Monday, May 12, 2008

Western Mysterious Eye

I don't know how he acquired it, but as long as I can remember, my father had a broken-down machine called "The Mysterious Eye," which held four dice and a slot to put in nickels. I wound up with the machine after my parents died, and in 2000, I shipped it off to have it restored. It was in pretty bad shape. Jeff Frahm, who did the restoration, had this to say in one of the emails we exchanged:

As I'm sure that you are aware, your Mysterious Eye is a mess and needs a lot of help. There are some serious parts that are missing as well as some that are broken beyond repair. This will require some extensive fabrication in order to put it back into working condition. Also, the front casting at the top was broken where someone tried breaking into the machine and a piece of tin was glued over the spot and painted red to disguise it. The broken out piece is missing and the casting will have to be heliarced and machined in order to get the back door to be able to be locked on again. This machine was introduced into the coin machine market back in 1935 and was a dismal flop. It is electrically operated and was quite crude in its engineering so it proved to be quite unreliable and a constant headache for the operators that had them on their route. I'm confident that I can get it going again but be forwarned that this machine is not the kind that will hold up to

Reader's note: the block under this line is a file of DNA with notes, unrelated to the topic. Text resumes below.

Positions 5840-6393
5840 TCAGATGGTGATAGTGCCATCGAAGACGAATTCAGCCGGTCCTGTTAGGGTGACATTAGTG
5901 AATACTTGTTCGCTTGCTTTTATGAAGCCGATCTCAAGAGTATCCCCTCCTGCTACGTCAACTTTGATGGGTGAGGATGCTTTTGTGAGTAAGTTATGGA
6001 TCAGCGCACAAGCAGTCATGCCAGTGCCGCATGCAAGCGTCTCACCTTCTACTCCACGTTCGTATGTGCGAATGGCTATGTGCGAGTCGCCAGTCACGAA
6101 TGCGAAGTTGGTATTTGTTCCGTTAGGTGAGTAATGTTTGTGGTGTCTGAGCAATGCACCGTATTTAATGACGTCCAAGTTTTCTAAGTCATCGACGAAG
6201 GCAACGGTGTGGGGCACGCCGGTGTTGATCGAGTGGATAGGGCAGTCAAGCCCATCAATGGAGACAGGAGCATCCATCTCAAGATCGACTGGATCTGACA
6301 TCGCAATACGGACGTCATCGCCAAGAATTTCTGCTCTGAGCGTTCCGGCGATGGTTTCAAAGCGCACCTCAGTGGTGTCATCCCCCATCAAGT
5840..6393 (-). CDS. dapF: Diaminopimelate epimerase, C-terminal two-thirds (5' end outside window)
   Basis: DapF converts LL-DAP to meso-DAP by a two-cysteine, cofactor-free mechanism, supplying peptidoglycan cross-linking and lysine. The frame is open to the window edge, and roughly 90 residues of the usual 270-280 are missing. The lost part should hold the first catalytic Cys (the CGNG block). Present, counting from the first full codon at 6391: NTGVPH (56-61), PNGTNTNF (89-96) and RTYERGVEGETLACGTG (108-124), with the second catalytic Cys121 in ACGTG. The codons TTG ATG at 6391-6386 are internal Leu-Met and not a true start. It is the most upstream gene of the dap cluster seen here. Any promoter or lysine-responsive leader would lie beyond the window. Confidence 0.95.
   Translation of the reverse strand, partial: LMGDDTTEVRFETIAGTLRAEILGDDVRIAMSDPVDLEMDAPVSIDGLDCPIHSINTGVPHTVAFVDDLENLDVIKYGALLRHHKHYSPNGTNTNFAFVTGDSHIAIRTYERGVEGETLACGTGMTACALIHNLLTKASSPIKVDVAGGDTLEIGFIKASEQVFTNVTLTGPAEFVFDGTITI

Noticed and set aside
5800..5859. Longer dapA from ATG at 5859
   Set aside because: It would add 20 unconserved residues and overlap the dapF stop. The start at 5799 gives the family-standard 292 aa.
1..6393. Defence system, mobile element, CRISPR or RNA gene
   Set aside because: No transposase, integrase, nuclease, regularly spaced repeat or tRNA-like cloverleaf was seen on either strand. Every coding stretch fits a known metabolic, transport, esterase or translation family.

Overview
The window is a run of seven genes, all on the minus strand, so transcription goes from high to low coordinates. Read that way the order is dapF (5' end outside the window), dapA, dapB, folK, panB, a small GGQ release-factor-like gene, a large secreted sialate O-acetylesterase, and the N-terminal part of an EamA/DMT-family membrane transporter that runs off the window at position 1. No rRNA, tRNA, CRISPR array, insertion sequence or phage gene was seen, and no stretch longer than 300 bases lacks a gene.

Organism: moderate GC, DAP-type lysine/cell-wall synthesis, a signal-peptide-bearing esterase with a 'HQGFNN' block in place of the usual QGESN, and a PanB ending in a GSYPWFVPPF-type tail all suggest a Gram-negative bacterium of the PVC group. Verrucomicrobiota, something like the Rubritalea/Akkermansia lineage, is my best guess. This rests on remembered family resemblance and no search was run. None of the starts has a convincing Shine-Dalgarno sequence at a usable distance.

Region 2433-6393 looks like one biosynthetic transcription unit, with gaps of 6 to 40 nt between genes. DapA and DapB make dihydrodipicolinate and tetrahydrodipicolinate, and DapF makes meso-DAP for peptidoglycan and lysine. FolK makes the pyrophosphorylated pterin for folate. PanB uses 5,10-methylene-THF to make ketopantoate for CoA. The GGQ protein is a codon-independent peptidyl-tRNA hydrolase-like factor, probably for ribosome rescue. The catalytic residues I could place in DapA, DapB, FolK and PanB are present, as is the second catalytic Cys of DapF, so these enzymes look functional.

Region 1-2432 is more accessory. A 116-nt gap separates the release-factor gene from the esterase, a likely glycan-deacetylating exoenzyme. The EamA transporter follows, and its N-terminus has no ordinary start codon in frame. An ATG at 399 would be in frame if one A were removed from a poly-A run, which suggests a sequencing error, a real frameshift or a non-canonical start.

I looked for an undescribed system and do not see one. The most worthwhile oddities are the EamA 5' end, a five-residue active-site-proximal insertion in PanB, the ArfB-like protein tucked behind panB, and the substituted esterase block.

constant play or abuse.


Several weeks and many dollars later, the restoration was done, and Jeff did an admirable job. Heeding his warning, I seldom run the machine, but I thought I would fire it up and put a video online so people will have a chance to see The Mysterious Eye. Apparently, they are rare, probably because they broke down and were discarded. I don't understand all the intricacies of how this thing works, but I understand it a little better after finding the patent application posted below. Essentially, each die is enclosed in its own compartment. When a nickel is fed into the machine, the platforms the dice rest on drop down, and a small hammer activated by an electromagnet beats on the platforms, shaking the dice. Then the platforms rise up till the dice contact a glass covering over the compartments. The dice are shaved such that the die is thinnest when 1 or 6 is showing, a little thicker when 3 or 4 is showing, and thickest when 2 or 5 is showing. There are contacts attached to the platforms and these contacts are closed depending on the thickness of the dice. So, if any combination of 1 and 6 appears in the first two compartments, the contacts attached to those two compartments are closed, and the machine pays 10 points (two nickels). If any combination of 1 and 6 appears in the first three compartments, those three contacts are closed and the machine pays out 20 points (four nickels). The contacts in the fourth compartment are set so they are held open if a 2 or 5 (the thickest dimension) is showing, and close if either the thinner 3-4 or thinnest 1-6 dimension of the die separates the platform and ceiling of the compartment. When that occurs along with ones or sixes in the first three compartments (all contacts closed), the payout is 50 points (10 nickels--yoo-hoo!)

The Eye is a little slow on the payout now, compared to when I first got it back from Jeff, but it does work.




Read this doc on Scribd: Western Mysterious Eye

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